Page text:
The new year got off to a good start for Hollywood in Bollywoodland. As expected, the global success of James Cameron's Avatar is also playing out in India: it's slated to become the biggest Hollywood grosser of all time in the country. The 3-D extravaganza, also released in 2-D and dubbed in three local languages, has already grossed $15 million across the country, and is expected to edge out Columbia Pictures' doomsday epic 2012, which has made $20 million since its opening on Dec. 18. What's more, in a rare show of heft, the film continues to draw crowds despite the release of Bollywood's 3 Idiots two weeks later. It grossed $60 million to surpass the all-time record for an Indian film in the domestic and international market.
Last year was Hollywood's best performance in India to date. The success of the U.S. exports in the world's most prolific movie market India makes over 1,000 films every year began a year ago, as Indian audiences from Punjab to Chennai lapped up all genres of films, from Sony's Terminator Salvation to Warner's Harry Potter and the Half-Blood Prince to the Fox Star Studio-distributed Ice Age: Dawn of the Dinosaurs. Even Baz Luhrmann's romantic epic Australia, which tanked pretty much everywhere else in the world, made $2 million on the subcontinent enough to qualify as a decent run. The Indian box-office numbers are not impressive by U.S. standards, as tickets rates in India are a mere $1.8 compared to $8 in the U.S.; to gross $20 million, a film has to sell 12 million tickets in India, compared to 2.5 million tickets in the U.S. "Our success was a combination of great content across genres, depth of distribution and aggressive marketing," says Vijay Singh, chief executive officer of Fox Star.
For Fox and others, India's movie-mad audiences are a vital growth market. Domestic box-office revenues are expected to grow from their $2.5 billion today to over $4 billion in 2012, according to a 2009 entertainment-industry report by the Federation of Indian Chambers of Commerce and Industry and the accounting and consulting firm KPMG. In the past, American studios operating from the Bollywood capital of Mumbai were limited by relatively few outlets; in 2005, there were only 13,000 single-screen cinemas in a country with 1.2 billion people. But India's real estate boom and 9% economic growth rate (it has now backed down to 7%) helped usher in a herd of multiplexes and new profits for U.S. players. American studios now estimate that 65% of their earnings come from screenings at multiplexes. Hollywood films, which only cashed in on 1% of the total Indian market 10 years ago, now skim 7% of that growing market.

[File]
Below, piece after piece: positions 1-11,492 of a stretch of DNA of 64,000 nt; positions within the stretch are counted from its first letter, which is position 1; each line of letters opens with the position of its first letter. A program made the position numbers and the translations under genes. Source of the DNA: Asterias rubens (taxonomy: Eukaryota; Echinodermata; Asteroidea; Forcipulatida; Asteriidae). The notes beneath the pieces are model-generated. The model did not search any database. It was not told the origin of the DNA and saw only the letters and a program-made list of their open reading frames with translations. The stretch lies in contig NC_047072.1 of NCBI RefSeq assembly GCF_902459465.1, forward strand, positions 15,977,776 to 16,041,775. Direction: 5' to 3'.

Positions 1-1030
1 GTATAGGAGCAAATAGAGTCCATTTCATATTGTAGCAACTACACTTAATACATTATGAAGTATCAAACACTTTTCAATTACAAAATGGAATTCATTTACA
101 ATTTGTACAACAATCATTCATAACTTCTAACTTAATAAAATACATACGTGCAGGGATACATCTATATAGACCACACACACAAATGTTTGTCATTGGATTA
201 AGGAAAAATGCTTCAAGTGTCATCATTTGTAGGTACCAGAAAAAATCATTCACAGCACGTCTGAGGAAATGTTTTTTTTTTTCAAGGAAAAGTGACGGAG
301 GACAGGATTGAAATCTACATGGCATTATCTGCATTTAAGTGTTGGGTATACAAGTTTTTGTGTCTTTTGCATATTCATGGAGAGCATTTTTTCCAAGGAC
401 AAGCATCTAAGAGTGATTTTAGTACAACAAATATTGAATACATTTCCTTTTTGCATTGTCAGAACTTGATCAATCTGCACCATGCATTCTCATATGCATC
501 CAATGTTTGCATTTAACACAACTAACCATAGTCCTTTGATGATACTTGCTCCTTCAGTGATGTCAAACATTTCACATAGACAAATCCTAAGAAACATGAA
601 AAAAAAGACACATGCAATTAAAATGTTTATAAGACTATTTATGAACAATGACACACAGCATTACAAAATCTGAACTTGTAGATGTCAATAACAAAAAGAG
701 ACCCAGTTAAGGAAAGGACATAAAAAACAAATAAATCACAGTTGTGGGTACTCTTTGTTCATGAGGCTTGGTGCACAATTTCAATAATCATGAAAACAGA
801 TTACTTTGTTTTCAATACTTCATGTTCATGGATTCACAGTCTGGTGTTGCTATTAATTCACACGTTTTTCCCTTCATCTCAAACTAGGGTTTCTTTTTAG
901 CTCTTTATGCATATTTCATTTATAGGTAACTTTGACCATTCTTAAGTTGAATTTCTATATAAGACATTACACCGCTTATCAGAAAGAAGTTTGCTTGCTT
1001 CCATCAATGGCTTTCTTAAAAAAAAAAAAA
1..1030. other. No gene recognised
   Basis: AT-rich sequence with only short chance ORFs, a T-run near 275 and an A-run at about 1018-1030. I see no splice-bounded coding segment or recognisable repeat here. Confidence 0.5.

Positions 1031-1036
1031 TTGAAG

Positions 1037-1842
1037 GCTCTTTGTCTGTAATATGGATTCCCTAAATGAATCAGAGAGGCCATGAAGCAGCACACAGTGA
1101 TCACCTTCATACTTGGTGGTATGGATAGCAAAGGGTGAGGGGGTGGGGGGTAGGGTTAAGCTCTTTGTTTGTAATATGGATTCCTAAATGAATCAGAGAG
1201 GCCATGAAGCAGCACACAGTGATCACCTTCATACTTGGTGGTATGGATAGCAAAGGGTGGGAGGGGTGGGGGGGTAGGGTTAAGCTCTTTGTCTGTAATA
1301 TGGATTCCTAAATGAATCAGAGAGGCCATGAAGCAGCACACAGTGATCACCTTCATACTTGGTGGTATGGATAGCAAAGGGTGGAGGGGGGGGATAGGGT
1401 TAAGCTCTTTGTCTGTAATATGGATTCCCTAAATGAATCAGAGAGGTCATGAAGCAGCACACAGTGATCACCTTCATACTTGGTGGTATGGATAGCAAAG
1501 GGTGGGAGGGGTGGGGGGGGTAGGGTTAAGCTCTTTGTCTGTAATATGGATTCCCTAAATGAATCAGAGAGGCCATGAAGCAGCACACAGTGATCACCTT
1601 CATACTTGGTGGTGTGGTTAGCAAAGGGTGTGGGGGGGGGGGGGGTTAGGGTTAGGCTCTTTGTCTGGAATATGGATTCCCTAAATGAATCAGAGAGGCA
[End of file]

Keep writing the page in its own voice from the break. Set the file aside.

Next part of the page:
The multiscreen outlets have motivated big studios like Fox and Columbia to transplant their U.S. strategy of carpet bombing with prints and an ad blitzkrieg for new releases. Fox, say experts, released 700 film-reel prints to cinemas for exhibition of Avatar with a marketing and distribution budget of $1 million; 2012 was backed by 715 prints and an ad outlay of around $500,000. Three years ago, a big release meant releasing somewhere between 100 to 200 prints at a fraction of the cost. With films having smaller shelf lives now, companies are trying to capture cash flows in the first few days after their release, says KPMG's entertainment-practice head Rajesh Jain.
Nevertheless, Western studios' ongoing efforts to make successful Indian films in Bollywood have yet to bear fruit. Sony's $9 million love story Saawariya fell off the radar after a short run in late 2007. Last January, analysts dismissed Warner's $9 million kung-fu comedy Chandni Chowk to China as Bollywood's most expensive flop ever, and the 2008 Disney animation flick Roadside Romeo, co-produced with a major Indian studio, only mustered a three-week run. Despite their high production values, all three films were short on content, say analysts.
Still, buoyed by their increasing revenues, studios have not given up. Disney, which has a stake in Mumbai-based film and television producer UTV, is right now making two live-action films. Fox Star CEO Singh says he hopes to start making up to five Indian films a year. He is betting on the studio's first Indian co-production My Name Is Khan, to be released globally next month. It has all the right ingredients: Bollywood screen royalty, a hit director and the requisite hype. And if it clicks, it could be the script for the ultimate Hollywood-Bollywood love story.